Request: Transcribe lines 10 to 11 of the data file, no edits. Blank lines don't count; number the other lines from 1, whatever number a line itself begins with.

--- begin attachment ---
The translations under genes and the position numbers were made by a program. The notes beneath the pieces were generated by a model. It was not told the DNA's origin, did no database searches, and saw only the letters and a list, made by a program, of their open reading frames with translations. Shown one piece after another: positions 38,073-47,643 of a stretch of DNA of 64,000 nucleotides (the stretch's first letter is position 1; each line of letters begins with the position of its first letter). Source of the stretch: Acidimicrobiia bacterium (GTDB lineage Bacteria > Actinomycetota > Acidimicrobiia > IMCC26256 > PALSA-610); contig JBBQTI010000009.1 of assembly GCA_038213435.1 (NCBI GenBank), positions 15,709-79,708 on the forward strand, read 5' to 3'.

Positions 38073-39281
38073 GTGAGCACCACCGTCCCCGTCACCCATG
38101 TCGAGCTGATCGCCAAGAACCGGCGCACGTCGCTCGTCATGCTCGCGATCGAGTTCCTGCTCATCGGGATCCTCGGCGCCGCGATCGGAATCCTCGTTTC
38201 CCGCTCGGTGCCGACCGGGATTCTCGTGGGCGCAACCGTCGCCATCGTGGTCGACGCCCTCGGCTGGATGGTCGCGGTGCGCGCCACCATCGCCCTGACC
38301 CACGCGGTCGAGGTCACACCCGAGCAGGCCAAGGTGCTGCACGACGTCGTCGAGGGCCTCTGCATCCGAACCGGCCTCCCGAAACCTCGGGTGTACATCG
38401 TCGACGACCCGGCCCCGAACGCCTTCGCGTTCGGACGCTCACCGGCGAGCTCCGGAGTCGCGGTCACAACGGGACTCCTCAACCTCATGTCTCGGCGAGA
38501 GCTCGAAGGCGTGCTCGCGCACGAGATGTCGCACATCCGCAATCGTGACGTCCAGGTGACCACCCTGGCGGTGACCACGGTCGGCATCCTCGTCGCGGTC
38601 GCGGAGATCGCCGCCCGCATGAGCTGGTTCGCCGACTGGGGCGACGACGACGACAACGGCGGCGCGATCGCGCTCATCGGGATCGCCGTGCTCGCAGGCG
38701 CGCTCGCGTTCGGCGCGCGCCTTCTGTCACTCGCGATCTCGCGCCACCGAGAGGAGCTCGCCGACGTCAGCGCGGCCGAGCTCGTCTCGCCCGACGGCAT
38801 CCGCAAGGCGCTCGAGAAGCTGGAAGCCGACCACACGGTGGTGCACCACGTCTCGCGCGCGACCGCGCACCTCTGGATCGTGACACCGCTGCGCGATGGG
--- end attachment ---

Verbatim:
38701 CGCTCGCGTTCGGCGCGCGCCTTCTGTCACTCGCGATCTCGCGCCACCGAGAGGAGCTCGCCGACGTCAGCGCGGCCGAGCTCGTCTCGCCCGACGGCAT
38801 CCGCAAGGCGCTCGAGAAGCTGGAAGCCGACCACACGGTGGTGCACCACGTCTCGCGCGCGACCGCGCACCTCTGGATCGTGACACCGCTGCGCGATGGG